Inequality, Growth, and Poverty in an Era of Liberalization and Globalization

Paperback | June 16, 2005

EditorGiovanni Andrea Cornia

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Within-country income inequality has risen since the early 1980s in most of the OECD, all transitional, and many developing countries. More recently, inequality has risen also in India and nations affected by the Asian crisis. Altogether, over the last twenty years, inequality worsened in 70per cent of the 73 countries analysed in this volume, with the Gini index rising by over five points in half of them. In several cases, the Gini index follows a U-shaped pattern, with the turn-around point located between the late 1970s and early 1990s. Where the shift towards liberalization andglobalization was concluded, the right arm of the U stabilized at the 'steady state level of inequality' typical of the new policy regime, as observed in the UK after 1990. Mainstream theory focusing on rises in wage differentials by skill caused by either North-South trade, migration, or technological change poorly explains the recent rise in income inequality. Likewise, while the traditional causes of income polarization-high land concentration, unequal access toeducation, the urban bias, the 'curse of natural resources'-still account for much of cross-country variation in income inequality, they cannot explain its recent rise. This volume suggests that the recent rise in income inequality was caused to a considerable extent by a policy-driven worsening in factorial income distribution, wage spread and spatial inequality. In this regard, the volume discusses the distributive impact of reforms in trade and financialliberalization, taxation, public expenditure, safety nets, and labour markets. The volume thus represents one of the first attempts to analyse systematically the relation between policy changes inspired by liberalization and globalization and income inequality. It suggests that capital accountliberalization appears to have had-on average-the strongest disequalizing effect, followed by domestic financial liberalization, labour market deregulation, and tax reform. Trade liberalization had unclear effects, while public expenditure reform often had positive effects.

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Within-country income inequality has risen since the early 1980s in most of the OECD, all transitional, and many developing countries. More recently, inequality has risen also in India and nations affected by the Asian crisis. Altogether, over the last twenty years, inequality worsened in 70per cent of the 73 countries analysed in this...

Giovanni Andrea Cornia is currently professor of economics at the University of Florence. Before this, he was the Director of the World Institute for Development Economics Research (UNU/WIDER) in Helsinki (1995-2000), and Director of the Economic and Social Policy Research Programme at the International Child Development Centre (the w...

other books by Giovanni Andrea Cornia

Format:PaperbackDimensions:460 pages, 9.21 × 6.06 × 1.01 inPublished:June 16, 2005Publisher:Oxford University PressLanguage:English

The following ISBNs are associated with this title:

ISBN - 10:0199284105

ISBN - 13:9780199284108

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Table of Contents

PART I: INCOME DISTRIBUTION TRENDS,THEORIES AND POLICIES1. Giovanni Andrea Cornia: Inequality, Growth and Poverty: An Overview of Changes over the Last Two Decades2. Giovanni Andrea Cornia, Tony Addison and Sampsa Kiiski: Income Distribution Changes and Their Impact in the Post-World War II periodPART II: TRADITIONAL CAUSES OF INEQUALITY: STILL RELEVANT FOR EXPLAINING ITS RISE IN THE 1980s-90s?3. Michael Carter: Land Ownership Inequality and the Income Distribution Consequences of Economic Growth4. Daniele Checchi: Does Educational Achievement Help Explain Income Inequality?5. Michael Lipton and Rob Eastwood: Rural and Urban Income and Poverty: Does Convergence Between Sectors Offset Divergence within Them?PART III. RECENT FACTORS INFLUENCING THE DISTRIBUTION OF INCOME6. Ajit Singh and Rahul Dhumale: Globalization, Technology and Income Inequality: A Critical Analysis7. Lance Taylor: External Liberalization, Economic Performance and Distribution in Latin America and Elsewhere8. Rolph van der Hoeven and Catherine Saget: Labour Market Institutions and Income Inequality: What are the New Insights after the Washington Consensus?9. Anthony B. Atkinson: Increased Income Inequality in OECD Countries and the Redistributive Impact of the Government Budget10. Ke-young Chu, Amid Davoodi and Sanjeev Gupta: Income Distribution and Tax and Government Social Spending Policies in Developing Countries11. Giovanni Andrea Cornia and Sanjay Reddy: The Impact of Adjustment-Related Social Funds on Income Distribution and PovertyPART IV. COUNTRY CASE STUDIES12. Raghbendra Jha: Reducing Poverty and Inequality in India: Has Liberalization Helped?13. Francisco Rodriguez: Factor Shares and Resource Booms: Accounting for the Evolution of Venezuelan Inequality14. Erinc Yeldan: The Impact of Financial Liberalization and the Rise of Financial Rents on Income Inequality: The Case of Turkey15. Carolyn Jenkins and Lynne Thomas: The Changing Nature of Inequality in South Africa16. Isra Sarntisart: Growth, Structural Change and Inequality: The Experience of ThailandIndex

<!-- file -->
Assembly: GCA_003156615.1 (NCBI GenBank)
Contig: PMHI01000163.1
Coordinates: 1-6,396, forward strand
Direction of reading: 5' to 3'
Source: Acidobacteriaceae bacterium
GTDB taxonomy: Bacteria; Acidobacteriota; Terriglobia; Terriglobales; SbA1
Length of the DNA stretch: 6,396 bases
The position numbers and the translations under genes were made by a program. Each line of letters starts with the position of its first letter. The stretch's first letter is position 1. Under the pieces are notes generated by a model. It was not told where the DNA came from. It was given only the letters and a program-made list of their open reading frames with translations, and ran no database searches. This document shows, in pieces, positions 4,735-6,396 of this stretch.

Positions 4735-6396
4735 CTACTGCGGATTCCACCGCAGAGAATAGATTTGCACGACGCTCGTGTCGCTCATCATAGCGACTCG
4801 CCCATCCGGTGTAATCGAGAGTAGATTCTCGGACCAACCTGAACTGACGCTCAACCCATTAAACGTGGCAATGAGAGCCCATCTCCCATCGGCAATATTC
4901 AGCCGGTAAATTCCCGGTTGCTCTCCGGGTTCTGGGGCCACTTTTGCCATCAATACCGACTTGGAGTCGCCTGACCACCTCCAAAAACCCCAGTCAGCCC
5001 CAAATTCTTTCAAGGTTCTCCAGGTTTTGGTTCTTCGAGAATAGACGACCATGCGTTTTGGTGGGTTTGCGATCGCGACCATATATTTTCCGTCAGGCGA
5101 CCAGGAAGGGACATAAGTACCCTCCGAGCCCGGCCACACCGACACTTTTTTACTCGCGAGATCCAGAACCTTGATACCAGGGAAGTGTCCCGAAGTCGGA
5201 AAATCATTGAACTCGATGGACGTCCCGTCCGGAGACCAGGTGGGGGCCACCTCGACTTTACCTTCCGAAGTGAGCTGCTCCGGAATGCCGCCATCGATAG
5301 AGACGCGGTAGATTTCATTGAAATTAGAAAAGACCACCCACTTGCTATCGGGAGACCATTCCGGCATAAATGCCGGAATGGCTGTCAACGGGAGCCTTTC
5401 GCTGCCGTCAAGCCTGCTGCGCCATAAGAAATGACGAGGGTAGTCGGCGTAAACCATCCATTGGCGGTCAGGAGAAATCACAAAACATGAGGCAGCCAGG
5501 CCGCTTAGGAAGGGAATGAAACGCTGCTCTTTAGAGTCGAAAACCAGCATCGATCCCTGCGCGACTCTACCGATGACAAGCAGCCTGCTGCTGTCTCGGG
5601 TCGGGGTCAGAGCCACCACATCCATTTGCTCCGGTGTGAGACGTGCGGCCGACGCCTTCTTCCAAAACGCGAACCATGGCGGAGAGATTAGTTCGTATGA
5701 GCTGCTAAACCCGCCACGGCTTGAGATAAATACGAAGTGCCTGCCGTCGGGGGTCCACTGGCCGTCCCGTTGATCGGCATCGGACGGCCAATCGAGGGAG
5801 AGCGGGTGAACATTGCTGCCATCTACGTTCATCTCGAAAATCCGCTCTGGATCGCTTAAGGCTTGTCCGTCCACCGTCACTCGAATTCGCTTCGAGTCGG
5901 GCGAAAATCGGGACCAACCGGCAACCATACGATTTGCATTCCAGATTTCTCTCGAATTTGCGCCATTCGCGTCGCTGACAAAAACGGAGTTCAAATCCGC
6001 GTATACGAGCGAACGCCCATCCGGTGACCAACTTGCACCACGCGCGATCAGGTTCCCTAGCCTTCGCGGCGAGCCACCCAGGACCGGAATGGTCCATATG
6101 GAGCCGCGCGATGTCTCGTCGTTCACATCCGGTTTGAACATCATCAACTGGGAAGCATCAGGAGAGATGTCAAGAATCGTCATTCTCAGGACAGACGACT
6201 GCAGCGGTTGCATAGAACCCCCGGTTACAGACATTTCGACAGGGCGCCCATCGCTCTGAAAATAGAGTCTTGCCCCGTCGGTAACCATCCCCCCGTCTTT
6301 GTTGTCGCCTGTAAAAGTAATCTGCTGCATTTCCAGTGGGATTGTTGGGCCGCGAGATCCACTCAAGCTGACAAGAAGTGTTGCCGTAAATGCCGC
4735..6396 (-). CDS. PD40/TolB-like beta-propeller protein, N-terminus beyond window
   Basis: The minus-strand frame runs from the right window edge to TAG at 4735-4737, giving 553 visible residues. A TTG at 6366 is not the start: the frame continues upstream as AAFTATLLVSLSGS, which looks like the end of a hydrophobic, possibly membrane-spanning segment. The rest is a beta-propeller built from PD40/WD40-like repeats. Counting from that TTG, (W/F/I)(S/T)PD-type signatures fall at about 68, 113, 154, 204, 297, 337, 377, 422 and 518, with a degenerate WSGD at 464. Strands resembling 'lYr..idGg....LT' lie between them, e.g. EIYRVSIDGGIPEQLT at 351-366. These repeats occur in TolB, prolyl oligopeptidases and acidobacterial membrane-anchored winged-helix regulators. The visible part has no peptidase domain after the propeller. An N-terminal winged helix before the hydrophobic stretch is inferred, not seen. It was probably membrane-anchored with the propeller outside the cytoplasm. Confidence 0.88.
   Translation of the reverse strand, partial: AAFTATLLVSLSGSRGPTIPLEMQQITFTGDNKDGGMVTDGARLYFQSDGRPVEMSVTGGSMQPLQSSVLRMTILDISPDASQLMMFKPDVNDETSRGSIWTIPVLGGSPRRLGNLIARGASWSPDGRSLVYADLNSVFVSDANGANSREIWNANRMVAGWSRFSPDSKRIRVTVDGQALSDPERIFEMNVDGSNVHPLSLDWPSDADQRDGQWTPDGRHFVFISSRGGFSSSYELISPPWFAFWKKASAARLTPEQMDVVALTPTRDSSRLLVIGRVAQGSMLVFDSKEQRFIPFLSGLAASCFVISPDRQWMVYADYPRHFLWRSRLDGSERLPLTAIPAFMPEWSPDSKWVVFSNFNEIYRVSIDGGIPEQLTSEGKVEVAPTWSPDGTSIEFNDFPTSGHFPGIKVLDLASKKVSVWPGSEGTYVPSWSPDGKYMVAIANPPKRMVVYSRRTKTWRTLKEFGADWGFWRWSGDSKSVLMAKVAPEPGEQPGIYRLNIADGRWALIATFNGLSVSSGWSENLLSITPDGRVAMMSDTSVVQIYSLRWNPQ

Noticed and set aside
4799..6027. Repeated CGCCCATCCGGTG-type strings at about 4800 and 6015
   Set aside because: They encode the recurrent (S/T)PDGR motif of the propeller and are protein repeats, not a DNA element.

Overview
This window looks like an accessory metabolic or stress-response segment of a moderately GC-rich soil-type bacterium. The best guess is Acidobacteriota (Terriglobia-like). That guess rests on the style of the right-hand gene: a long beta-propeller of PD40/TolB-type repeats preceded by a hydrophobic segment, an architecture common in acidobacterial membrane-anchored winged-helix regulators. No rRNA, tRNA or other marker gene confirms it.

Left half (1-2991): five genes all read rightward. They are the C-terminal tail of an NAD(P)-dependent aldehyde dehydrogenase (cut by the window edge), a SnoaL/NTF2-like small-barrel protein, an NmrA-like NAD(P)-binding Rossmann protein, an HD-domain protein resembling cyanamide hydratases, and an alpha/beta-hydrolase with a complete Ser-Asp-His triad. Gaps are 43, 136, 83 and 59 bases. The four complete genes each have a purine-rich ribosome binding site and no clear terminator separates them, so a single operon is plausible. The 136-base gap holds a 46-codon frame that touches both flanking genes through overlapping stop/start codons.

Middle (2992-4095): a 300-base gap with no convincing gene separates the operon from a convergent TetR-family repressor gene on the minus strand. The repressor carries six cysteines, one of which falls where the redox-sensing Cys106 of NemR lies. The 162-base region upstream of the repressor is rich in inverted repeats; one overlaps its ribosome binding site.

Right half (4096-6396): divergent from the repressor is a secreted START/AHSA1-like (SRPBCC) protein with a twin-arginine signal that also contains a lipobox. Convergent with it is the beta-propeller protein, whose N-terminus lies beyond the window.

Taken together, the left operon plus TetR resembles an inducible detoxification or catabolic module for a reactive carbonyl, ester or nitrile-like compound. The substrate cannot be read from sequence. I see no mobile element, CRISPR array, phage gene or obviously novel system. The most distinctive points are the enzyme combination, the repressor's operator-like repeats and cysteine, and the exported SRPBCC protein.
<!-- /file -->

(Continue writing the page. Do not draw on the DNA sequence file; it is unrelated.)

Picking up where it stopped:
Editorial Reviews

`"Together they make a valuable collection of papers on linkages between inequality and/or trade with growth and/or povertyresearchers will find much of value in the volumes, and research students will find the reviews, methods and case studies informative and useful."'Journal of International Development